Bexar County needs to prop up minority- and women-owned small, local businesses if residents are to have better-paying jobs that come with health care benefits, sick leave, and retirement savings, Carielo said.

The economic transition team found that 90 percent of small businesses were not able to access emergency funds, and had to consider shutting down after one month.  

“They should have had a bad quarter – [at] the very least a bad year – but not a complete shutdown,” Carielo said. “This magnified the health of our small businesses immediately.”

In its report, the economic team recommends prioritizing businesses with less than 50 employees that are women- and/or minority-owned.

The transition team also directed the City and County to purchase protective personal equipment and cleaning products to distribute to small area businesses. City Manager Erik Walsh said the City had already begun purchasing supplies for businesses with 25 employees or fewer that had to shut down as a result of the coronavirus pandemic. So far, San Antonio has ordered 6,500 thermometers, 14,000 gallons of hand sanitizer, and 38,000 face masks with the goal of purchasing a total of 46,000 face masks, Walsh said.

“We’re looking at a total of about $1.4 million dollars,” he said. “We will be packaging those up in sets for businesses and targeting between 5,600 and 6,000 businesses with a thermometer, two or three gallons of sanitizer, and face coverings. We will be working with the chambers, to help secure volunteers to distribute and show some unity.”

Commissioner Justin Rodriguez (Pct. 2) applauded the decision to buy sanitizer and masks for local businesses for small businesses.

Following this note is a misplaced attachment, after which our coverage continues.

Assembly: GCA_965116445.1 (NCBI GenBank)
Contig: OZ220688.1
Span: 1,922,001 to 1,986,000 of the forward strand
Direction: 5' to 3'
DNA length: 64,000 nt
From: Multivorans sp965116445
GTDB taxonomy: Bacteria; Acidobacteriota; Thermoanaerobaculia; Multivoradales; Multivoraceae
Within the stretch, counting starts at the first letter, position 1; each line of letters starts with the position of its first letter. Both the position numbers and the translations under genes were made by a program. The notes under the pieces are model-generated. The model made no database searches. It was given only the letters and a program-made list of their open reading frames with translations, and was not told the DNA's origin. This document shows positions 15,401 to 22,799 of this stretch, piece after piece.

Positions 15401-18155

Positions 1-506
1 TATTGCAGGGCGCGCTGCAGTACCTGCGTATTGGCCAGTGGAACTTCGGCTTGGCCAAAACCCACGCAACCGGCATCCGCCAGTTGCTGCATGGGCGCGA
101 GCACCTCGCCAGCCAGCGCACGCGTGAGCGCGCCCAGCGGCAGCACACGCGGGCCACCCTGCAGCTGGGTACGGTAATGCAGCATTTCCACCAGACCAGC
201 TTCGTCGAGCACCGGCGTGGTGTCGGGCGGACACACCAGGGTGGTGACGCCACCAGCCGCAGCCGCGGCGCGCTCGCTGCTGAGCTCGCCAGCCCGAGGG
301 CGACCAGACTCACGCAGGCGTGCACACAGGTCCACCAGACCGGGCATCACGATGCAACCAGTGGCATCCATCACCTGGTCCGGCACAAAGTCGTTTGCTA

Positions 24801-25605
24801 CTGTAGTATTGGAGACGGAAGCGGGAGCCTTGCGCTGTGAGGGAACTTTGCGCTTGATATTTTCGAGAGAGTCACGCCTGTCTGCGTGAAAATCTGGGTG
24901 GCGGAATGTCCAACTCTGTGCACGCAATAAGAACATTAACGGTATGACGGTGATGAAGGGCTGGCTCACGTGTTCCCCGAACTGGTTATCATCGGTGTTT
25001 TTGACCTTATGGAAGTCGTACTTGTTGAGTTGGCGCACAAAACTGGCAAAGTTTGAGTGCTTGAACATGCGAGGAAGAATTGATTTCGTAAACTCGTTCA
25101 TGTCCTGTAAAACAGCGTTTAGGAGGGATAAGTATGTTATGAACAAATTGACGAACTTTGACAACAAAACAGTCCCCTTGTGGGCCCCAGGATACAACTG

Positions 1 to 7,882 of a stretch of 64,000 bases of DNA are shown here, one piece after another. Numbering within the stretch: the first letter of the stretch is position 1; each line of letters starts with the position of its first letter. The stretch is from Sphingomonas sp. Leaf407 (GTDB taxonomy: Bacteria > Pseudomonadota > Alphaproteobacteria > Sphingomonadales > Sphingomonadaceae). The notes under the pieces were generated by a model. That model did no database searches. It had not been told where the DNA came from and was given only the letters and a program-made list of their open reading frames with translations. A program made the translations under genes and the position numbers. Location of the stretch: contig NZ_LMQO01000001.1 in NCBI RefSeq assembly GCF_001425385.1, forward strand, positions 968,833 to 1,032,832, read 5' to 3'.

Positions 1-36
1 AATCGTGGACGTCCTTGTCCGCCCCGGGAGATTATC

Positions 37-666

“In local government, we’re all too familiar with unfunded mandates,” he said. “I think this is a positive step that we’re asking folks to save. We’re also providing them resources to keep their employees and customers safe.”

Councilman Clayton Perry (D10) said he was glad to see San Antonio and Bexar County following the state’s lead on reopening businesses.

“We’re not really changing anything that the state is recommending and saying, ‘This is what we’ll open up’ and the timeline associated with that,” he said. “This is just a resource for those businesses to look at and get that additional help that they need to open up and get Texas working again.”

Rodriguez disagreed with Perry’s sentiment, saying leadership has come from the City and County to put public health measures in place that bolster local economic health.

“I think we’re going to have to have a broader conversation at some point about what that means as people get back to work, or health care, what it means for transportation services, for paid time off … but I think this is a great start,” he said. “And the work that has been done up to this point is leading the state, and not the other way around.”

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Jackie Wang

Jackie Wang covered local government for the San Antonio Report.